October 19, 2008

The Riemann-Stieltjes Integral

Filed under: Analysis,Calculus,Real Analysis — cjohnson @ 10:58 am

The technique of integration that is generally taught in a second semester calculus course is called Riemann integration.  This is given by taking a closed, bounded interval \left[a, b\right] and partitioning it into a set of points P = \{x_0, x_1, ..., x_n\} where a = x_0 < x_1 < ... < x_{n-1} < x_n = b.  Given a function f : [a, b] \to \mathbb{R} we then consider sums of the form

\displaystyle \sum_{k=1}^n f(y_k) [x_k - x_{k-1}]

where y_k \in [x_{k-1}, x_k].  Sums such as this are called Riemann sums.  In particular, we’d like to consider Riemann sums where the y_k we choose in each sub-interval of the partition is the one that gives us the largest value of f(x) over that subinterval.  Defining M_k and m_k as follows, we can then do this easily.

\displaystyle M_k = \sup_{x \in [x_{k-1}, x_k]} f(x)

\displaystyle m_k = \inf_{x \in [x_{k-1}, x_k]} f(x)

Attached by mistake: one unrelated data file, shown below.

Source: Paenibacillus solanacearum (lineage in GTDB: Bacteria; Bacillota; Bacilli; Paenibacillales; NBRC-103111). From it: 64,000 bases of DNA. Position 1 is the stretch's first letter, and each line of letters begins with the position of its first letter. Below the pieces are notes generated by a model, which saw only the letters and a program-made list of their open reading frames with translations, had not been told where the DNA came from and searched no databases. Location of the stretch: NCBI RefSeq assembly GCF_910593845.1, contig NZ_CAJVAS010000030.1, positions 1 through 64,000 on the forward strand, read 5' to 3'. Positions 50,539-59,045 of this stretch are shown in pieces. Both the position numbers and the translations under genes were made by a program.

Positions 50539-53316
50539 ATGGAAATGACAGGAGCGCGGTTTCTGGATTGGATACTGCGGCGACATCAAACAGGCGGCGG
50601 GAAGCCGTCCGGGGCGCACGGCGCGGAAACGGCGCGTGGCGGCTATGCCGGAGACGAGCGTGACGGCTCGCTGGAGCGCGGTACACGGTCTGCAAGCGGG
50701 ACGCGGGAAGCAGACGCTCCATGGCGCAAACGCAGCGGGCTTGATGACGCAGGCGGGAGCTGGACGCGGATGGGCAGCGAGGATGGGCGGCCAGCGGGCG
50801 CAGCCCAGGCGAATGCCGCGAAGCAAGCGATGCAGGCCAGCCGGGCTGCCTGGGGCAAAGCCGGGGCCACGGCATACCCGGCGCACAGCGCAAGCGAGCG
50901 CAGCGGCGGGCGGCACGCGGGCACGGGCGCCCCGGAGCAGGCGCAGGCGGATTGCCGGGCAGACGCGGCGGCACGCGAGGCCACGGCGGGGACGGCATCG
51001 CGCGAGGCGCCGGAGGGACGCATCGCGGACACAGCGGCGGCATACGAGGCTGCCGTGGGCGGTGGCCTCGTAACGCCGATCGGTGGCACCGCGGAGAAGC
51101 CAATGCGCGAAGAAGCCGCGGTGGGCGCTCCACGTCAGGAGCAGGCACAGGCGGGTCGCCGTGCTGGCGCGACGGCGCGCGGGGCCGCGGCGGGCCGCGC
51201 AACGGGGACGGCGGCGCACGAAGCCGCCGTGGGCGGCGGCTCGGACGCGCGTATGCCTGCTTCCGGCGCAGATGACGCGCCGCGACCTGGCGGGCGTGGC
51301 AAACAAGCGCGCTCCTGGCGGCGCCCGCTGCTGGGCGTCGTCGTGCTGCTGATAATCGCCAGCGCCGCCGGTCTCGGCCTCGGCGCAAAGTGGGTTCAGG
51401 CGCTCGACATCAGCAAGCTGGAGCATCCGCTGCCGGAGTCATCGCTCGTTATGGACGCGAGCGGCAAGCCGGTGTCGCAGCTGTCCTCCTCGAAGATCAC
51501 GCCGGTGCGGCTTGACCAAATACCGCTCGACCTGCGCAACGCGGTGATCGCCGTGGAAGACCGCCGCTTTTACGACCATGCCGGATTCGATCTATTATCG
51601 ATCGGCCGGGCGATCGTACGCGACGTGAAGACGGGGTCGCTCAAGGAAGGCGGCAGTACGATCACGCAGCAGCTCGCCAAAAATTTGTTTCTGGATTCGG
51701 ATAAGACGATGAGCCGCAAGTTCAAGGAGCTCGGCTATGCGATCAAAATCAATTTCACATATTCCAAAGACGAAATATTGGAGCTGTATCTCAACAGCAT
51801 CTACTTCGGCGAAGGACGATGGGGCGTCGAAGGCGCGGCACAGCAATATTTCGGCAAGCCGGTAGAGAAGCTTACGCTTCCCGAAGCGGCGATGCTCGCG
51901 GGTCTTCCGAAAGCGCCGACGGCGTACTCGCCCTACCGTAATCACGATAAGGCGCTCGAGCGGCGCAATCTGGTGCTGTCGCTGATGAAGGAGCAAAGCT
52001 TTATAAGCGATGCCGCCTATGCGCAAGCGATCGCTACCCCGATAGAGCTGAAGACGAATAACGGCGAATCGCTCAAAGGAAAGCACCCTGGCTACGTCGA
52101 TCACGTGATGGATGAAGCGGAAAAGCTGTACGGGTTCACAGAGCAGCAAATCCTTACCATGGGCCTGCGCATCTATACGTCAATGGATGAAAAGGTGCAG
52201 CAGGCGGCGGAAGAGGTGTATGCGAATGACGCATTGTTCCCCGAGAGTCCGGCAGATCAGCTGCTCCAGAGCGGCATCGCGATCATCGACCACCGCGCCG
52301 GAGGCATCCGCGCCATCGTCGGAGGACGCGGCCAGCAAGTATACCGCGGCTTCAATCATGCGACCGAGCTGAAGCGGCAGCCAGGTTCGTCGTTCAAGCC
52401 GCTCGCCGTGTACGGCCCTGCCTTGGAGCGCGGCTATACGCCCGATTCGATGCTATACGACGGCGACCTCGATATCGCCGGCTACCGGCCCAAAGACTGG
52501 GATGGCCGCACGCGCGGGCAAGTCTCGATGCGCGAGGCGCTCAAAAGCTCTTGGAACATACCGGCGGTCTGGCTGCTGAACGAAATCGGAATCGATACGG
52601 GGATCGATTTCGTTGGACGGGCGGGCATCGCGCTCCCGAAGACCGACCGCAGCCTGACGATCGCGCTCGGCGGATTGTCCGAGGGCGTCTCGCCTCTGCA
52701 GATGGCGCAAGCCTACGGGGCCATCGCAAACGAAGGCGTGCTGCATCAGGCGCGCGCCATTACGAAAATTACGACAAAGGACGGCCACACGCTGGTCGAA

We can then define the upper and lower Riemann sums of f with respect to the partition P, denoted U(P, f) and L(P, f), respectively, as follows.

\displaystyle U(P, f) = \sum_{k=1}^n M_k [x_k - x_{k-1}]

\displaystyle L(P, f) = \sum_{k=1}^n m_k [x_k - x_{k-1}]

Now, we can take the infimum and supremum of these over all partitions of \left[a, b\right] to get the upper and lower Riemann integrals of f over the interval \left[a, b\right]:

\displaystyle \overline{\int_a^b f} = \inf_{P \vdash [a, b]} U(P, f)

\displaystyle \underline{\int_a^b f} = \sup_{P \vdash [a, b]} L(P, f)

(Where P \vdash [a, b] means that P is a partition of \left[a, b\right].)

In the event that \overline{\int_a^b f} = \underline{\int_a^b f}, we say that the function f is Riemann integrable, and simply write \int_a^b f for this common value.

While the Riemann integral is certainly a useful tool, it has some severe restrictions.  It is only defined for bounded intervals, but that is easily fixed by taking a limit as one (or both) of the endpoints goes to infinity.  There are some serious problems with having a sequence of functions, as the integral of the limit may not equal the limit of the integrals.  In those cases we have to either impose some pretty severe restrictions on how the sequence converges (i.e., require uniform convergence), or use more advanced tools from measure theory (namely the monotone and dominated convergence theorems with the Lebesgue integral).